NEW ORLEANS (AP) — Louisiana communities beginning the huge task of clearing debris and repairing the damage inflicted by Hurricane Ida are facing the dispiriting prospect of weeks without electricity in the oppressive, late-summer heat.
Ida ravaged the region's power grid, leaving all of New Orleans and hundreds of thousands of other Louisiana residents in the dark with no clear timeline on when the electricity would come back on. Some areas outside New Orleans also suffered major flooding and damage to homes and businesses.
“I can’t tell you when the power is going to be restored. I can’t tell you when all the debris is going to be cleaned up and repairs made,” Gov. John Bel Edwards said Monday. “But what I can tell you is we are going to work hard every day to deliver as much assistance as we can.”
The storm was blamed for at least four deaths in Louisiana and Mississippi, including two people killed Monday night when seven vehicles plunged into a 20-foot-deep (6-meter-deep) hole near Lucedale, Mississippi, where a highway had collapsed after torrential rains.
In Slidell, crews searched for a 71-year-old man whose wife said he was attacked by an alligator in Ida's floodwaters. She pulled him to the steps of the home and paddled away to get help, but when she returned, he was gone, authorities said.
In Houma, the uncomfortable reality of life without air conditioning, refrigeration or other more basic needs began to sink in.
“There’s no running water. There’s no electricity. Our desperate need right now is tarps, gasoline for generators, food, water," pastor Chad Ducote said Tuesday.
The pastor said a church group from Mississippi arrived with some food and supplies but was gone in 10 minutes. Neighbors came to Ducote's pool to scoop up buckets of water to bathe or to flush toilets.
“The people down here are just doing what they can. They don’t have anything," he said.
On Monday, rescuers in boats, helicopters and high-water trucks brought more than 670 people in Louisiana trapped by floodwaters to safety. An additional 20 people were rescued in Mississippi. Crews planned to go door to door in hard-hit areas to make sure everyone got out safely.
Also stuck in New Orleans were tourists who didn't get out before the storm. The airport canceled all incoming and outgoing commercial flights for a third day, saying the lack of power and water meant no air conditioning or restrooms.
Adding to the misery was the steamy weather. A heat advisory was issued for New Orleans and the rest of the region, with forecasters saying the combination of high temperatures and humidity could make it feel like 105 degrees Fahrenheit (41 degrees Celsius) on Tuesday and 106 on Wednesday.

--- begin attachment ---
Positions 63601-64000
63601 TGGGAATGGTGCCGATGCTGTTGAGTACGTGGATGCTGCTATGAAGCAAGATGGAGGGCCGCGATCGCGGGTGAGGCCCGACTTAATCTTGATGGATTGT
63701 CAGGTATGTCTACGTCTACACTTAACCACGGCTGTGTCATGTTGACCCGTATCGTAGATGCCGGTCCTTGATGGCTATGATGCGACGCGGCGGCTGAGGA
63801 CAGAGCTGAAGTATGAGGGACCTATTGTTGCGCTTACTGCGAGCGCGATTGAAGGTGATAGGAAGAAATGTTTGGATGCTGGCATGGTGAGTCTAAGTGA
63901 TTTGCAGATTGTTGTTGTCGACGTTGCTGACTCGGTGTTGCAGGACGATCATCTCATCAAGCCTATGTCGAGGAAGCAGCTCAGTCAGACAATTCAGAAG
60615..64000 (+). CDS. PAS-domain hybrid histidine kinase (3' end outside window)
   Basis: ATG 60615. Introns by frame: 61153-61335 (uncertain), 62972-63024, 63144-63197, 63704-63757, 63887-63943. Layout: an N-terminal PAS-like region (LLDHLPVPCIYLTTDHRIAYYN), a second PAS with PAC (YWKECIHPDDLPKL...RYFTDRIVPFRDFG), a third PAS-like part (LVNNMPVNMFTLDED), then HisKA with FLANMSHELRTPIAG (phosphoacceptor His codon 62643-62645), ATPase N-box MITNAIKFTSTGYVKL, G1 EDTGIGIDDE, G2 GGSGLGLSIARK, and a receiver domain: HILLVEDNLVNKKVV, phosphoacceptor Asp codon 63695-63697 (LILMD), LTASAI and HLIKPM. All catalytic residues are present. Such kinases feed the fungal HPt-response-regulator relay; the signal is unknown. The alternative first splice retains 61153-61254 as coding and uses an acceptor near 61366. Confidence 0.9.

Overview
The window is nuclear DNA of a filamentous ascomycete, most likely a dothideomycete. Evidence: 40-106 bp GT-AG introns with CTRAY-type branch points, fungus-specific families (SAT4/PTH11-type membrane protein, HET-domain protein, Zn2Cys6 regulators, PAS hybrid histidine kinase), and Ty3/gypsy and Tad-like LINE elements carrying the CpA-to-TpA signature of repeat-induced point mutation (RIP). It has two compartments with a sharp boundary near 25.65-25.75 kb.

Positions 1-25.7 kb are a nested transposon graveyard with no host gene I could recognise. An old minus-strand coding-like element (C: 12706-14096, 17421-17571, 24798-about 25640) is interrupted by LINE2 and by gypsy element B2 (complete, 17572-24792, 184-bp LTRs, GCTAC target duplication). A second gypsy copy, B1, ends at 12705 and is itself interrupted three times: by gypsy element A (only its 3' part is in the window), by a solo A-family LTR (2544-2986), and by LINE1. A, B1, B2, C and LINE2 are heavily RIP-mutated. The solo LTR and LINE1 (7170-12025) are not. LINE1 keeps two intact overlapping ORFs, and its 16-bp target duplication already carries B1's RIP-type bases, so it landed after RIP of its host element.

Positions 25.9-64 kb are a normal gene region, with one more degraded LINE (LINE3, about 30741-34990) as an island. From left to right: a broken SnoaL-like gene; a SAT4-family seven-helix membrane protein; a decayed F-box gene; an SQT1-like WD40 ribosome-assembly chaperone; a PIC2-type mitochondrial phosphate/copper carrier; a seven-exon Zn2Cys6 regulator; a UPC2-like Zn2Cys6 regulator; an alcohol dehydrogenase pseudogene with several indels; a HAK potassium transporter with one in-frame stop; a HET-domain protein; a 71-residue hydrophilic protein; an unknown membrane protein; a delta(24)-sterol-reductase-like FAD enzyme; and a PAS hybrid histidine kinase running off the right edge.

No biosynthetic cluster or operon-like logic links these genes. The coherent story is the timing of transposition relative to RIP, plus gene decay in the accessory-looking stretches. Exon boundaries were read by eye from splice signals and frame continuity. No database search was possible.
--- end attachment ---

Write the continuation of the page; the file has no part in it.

Power crews rushed into the region. Louisiana's governor said 25,000 utility workers were on the ground in the state to help restore electricity, with more on the way.
Still, his office described damage to the power grid as “catastrophic,” and power officials said it could be weeks before electricity is restored in some spots.
More than 1 million homes and businesses in Louisiana and Mississippi were left without power as Ida pushed through on Sunday with winds that reached 150 mph (240 kph). The wind speed tied it for the fifth-strongest hurricane ever to hit the mainland.
A giant tower that carries key transmission lines over the Mississippi River to the New Orleans area twisted and collapsed in the storm, and power company Entergy said more than 2,000 miles of transmission lines were knocked out of service along with 216 substations. The storm also flattened utility poles, toppled trees onto power lines and caused transformers to explode.
In New Orleans, city officials told residents without power there wasno reason to stay or return,at least for a few days.
Pamela Mitchell said she was thinking about leaving while she waited for the power to come back on, but her 14-year-old daughter, Michelle, was determined to stay and decided to clean out the refrigerator and put perishables in an ice chest.
Mitchell had already spent a hot and frightening night at home while Ida’s winds shrieked, and she thought the family could tough it out.
“We went a week before, with Zeta,” she said, recalling an outage during the hurricane that hit the city last fall.
Hank Fanberg said both of his neighbors offered him access to their generators. He also had a plan for cooking food: “I have a gas grill and charcoal grill."
Some places are also facing shortages of drinking water. About 441,000 people had no water service in 17 parishes, and an additional 319,000 people were under boil-water advisories, federal officials said.
Hurricane Ida blew ashore on the 16th anniversary of Katrina, the 2005 storm that breached New Orleans’ levees, devastated the city and was blamed for 1,800 deaths.
This time, New Orleans,protected by a major overhaul of its levees since Katrina, escaped the catastrophic flooding some had feared, even though the city got close to 14 inches (35 centimeters) of rain. Other parts of the state received almost 16 inches (40 cm), while Mississippi got over 13 (33 cm).
In Mississippi’s southwestern corner, entire neighborhoods were surrounded by floodwaters, and many roads were impassable. Several tornadoes were reported, including a suspected twister in Saraland, Alabama, that ripped part of the roof off a motel and flipped an 18-wheeler, injuring the driver.
Ida’s remnants continued to bring heavy rain and flooding to parts of the Tennessee and Ohio valleys. Flash flooding and mudslides were possible around Washington on Thursday and in New England on Friday.
Reeves reported from LaPlace, Louisiana. Associated Press writers Janet McConnaughey and Kevin McGill in New Orleans; Melinda Deslatte in Baton Rouge; Sudhin Thanawala in Atlanta; and Jeffrey Collins in Columbia, South Carolina, contributed to this report.
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